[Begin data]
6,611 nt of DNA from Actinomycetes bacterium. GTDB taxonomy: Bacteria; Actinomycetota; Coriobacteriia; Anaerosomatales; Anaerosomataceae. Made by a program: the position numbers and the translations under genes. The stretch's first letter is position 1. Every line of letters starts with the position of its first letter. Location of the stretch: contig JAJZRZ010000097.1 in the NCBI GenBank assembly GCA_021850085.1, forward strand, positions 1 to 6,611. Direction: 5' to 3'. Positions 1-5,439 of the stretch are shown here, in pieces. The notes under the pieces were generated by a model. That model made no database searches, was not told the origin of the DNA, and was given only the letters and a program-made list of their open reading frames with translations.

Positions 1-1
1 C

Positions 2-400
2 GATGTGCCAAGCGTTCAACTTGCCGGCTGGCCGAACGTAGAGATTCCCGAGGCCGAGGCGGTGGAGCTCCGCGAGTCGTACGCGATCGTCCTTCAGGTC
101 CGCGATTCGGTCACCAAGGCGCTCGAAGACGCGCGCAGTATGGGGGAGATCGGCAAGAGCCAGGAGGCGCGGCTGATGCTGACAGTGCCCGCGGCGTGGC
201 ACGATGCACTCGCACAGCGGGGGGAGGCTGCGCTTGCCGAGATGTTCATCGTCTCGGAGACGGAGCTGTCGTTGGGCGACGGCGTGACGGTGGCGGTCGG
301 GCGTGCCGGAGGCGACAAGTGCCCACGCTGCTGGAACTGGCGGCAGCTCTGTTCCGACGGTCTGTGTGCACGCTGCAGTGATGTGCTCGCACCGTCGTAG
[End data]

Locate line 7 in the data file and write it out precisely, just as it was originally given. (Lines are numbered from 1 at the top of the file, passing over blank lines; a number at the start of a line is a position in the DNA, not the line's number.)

201 ACGATGCACTCGCACAGCGGGGGGAGGCTGCGCTTGCCGAGATGTTCATCGTCTCGGAGACGGAGCTGTCGTTGGGCGACGGCGTGACGGTGGCGGTCGG